Monday 18th November 2019
Monday, 18th of November 2019
Home / Agric & Biotech / GEF-UNDP scheme to develop resilience to food security

GEF-UNDP scheme to develop resilience to food security

Fresh hopes have emerged for Nigeria’s floundering agricultural sector, thanks to a new initiative being promoted by the Global Environment Facility (GEF) and the United Nations Development Programme (UNDP). It is tagged the “GEF-UNDP Fostering Sustainability and Resilience for Food Security in Nigeria.”

A smallholder female farmer

A smallholder female farmer

According to project officials, the scheme will contribute to the enhancement of long-term environmental sustainability and resilience of food production systems of the country, for the achievement of improved national food security by:

  • Strengthening the enabling institutional and policy environment,
  • Scaling up proven sustainable land and water management (SLWM) gender-responsive best practices for improved productivity, particularly among small-scale family agricultural producers in the face of climate change and climate variability impacts, and
  • Establishing a climate-resilient and result-oriented food security monitoring system.
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At a project initiation workshop held last week in Abuja, participants attempted to perfect and finalise the project elements, preparatory to a full commencement of the programme.

While accounting for about 24% of the nation’s GDP and employing roughly 70% of the labour force, agriculture is dominated by about 15 million smallholders (mostly women), who account for over 90% of the national food.

In a presentation titled “Fostering sustainability and food security in Nigeria,” Prof Emmanuel Oladipo of the University of Lagos listed the main divers of food security to include: rapidly growing population, changing and uncertain climate, shrinking farming workforce, poor infrastructure, flat crops yields over the past decades, and conflicts in the northern agro-ecological zones (AEZs) where most of the grains are produced.

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“These drivers put food security in grave danger, unless the decline in food production is offset by vast increase in country food production and food imports – despite infrastructure, production and market support services constraints,” submitted Prof Oladipo.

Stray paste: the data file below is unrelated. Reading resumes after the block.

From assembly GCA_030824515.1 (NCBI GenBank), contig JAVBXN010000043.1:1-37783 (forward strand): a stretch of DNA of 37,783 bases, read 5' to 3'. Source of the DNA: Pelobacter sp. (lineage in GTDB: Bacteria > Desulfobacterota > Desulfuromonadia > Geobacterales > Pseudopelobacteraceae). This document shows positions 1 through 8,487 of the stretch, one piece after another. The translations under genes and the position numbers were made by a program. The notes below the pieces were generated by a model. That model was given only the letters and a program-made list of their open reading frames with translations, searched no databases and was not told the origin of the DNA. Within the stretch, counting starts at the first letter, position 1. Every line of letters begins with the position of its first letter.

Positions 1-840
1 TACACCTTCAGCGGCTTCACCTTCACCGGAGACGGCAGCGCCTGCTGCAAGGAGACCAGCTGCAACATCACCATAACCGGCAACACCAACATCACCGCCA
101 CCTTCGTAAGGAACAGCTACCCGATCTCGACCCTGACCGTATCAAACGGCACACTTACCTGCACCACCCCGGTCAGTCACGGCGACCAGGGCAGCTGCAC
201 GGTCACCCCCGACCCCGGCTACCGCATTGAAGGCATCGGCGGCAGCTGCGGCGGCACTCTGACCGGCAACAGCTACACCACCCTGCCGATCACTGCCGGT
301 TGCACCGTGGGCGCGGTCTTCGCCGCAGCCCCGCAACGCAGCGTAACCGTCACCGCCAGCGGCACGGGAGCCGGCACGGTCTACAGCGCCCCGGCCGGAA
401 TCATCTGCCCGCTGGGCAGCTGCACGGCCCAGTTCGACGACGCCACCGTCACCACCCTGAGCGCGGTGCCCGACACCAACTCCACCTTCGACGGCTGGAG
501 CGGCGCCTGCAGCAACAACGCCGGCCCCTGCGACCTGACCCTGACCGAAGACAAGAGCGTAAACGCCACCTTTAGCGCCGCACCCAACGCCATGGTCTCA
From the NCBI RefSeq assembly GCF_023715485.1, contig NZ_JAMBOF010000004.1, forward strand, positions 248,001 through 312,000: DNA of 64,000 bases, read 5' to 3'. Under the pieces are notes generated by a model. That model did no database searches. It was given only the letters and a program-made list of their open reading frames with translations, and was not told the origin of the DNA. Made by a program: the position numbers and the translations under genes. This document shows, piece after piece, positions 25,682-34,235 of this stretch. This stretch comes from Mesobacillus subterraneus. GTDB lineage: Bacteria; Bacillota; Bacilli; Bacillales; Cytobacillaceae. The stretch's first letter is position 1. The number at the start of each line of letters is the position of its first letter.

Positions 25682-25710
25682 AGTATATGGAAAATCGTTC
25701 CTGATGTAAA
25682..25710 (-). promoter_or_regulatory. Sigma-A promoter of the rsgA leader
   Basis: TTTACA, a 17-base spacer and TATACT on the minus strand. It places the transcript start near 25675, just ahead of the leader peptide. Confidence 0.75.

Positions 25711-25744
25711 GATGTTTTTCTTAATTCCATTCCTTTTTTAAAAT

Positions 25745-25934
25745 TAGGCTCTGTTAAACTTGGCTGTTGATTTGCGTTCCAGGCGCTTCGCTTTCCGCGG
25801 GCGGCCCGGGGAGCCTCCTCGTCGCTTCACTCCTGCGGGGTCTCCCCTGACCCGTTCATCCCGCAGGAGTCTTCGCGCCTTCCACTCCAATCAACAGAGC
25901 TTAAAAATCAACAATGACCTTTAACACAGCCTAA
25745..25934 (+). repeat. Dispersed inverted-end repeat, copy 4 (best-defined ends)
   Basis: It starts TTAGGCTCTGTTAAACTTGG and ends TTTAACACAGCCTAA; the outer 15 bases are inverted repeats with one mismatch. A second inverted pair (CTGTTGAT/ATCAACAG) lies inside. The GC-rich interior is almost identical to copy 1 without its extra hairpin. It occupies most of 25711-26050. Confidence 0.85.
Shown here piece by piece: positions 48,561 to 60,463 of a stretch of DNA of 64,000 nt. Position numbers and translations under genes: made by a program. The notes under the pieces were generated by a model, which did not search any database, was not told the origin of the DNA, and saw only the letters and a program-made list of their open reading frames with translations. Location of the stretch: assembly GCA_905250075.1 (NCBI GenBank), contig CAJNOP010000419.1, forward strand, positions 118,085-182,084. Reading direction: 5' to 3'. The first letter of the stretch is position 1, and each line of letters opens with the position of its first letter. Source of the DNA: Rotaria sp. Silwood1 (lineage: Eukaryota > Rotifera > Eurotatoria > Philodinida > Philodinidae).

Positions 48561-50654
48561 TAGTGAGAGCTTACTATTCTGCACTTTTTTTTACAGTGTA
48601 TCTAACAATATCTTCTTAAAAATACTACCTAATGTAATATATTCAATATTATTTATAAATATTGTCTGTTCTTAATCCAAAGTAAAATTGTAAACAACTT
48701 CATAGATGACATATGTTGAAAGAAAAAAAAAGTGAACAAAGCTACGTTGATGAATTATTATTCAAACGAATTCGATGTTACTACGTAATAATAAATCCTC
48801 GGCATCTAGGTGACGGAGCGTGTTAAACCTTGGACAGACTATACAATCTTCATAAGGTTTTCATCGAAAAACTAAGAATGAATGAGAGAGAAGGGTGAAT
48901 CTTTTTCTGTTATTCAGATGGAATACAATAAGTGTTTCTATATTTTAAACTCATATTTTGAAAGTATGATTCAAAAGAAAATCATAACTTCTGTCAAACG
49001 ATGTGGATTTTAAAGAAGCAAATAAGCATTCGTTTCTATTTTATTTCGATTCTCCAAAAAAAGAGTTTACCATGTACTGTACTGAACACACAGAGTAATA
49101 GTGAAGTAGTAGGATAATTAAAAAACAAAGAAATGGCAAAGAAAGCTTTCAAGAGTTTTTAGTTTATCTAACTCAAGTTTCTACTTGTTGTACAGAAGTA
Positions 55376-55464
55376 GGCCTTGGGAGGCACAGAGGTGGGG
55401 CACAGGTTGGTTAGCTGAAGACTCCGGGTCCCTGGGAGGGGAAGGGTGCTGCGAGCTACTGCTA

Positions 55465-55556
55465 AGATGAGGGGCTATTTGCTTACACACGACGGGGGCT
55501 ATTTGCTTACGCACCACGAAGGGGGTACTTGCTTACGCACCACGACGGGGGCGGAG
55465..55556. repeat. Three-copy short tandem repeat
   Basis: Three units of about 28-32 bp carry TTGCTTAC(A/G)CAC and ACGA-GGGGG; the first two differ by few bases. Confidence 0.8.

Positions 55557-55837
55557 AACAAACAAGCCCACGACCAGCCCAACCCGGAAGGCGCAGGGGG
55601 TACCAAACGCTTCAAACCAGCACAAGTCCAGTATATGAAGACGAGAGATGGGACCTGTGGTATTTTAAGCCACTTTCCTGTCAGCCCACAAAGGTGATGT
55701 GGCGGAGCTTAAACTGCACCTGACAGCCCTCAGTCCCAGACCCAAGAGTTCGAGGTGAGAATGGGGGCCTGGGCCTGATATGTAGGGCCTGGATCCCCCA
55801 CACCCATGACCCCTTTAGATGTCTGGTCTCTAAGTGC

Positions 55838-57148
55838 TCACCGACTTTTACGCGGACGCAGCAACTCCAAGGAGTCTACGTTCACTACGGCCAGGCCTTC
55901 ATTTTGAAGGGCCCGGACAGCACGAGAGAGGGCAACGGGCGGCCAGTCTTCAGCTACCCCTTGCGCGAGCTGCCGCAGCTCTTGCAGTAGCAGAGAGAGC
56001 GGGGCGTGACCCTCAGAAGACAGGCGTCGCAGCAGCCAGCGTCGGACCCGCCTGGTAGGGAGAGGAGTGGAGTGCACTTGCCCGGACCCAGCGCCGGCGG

While identifying possible risks as political, strategic, operational and financial, he listed the project components as:

  1. Enhancing the institutional and policy environment for achieving improved food security
  2. Scaling up gender-sensitive sustainable land and water management (SLWM) initiatives and agrobiodiversity practices that provide local adaptation and global benefits and improve food production
  3. Developing an appropriate methodology for results-oriented monitoring and evaluation (M & E) for food security and establishing a climate and food security monitoring system in project areas
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In terms of national relevance, the project is said to be consistent with policies and strategies such as the Vision 20:2020; Economic Transformation Blueprint; Agricultural Transformation Agenda; National Policies on Agriculture, Climate Change and Environment; National Adaptation Strategy and Plan of Action on Climate Change in Nigeria (NASPA-CCN); and National Agricultural Resilience Framework (NARF).

Prof Oladipo’s words: “Specific project sites are yet to be determined, but focus will be on the Sudan-Sahelian AEZ, where agro-pastoral millet sorghum and cereal-root crop mixed production systems are practiced.”

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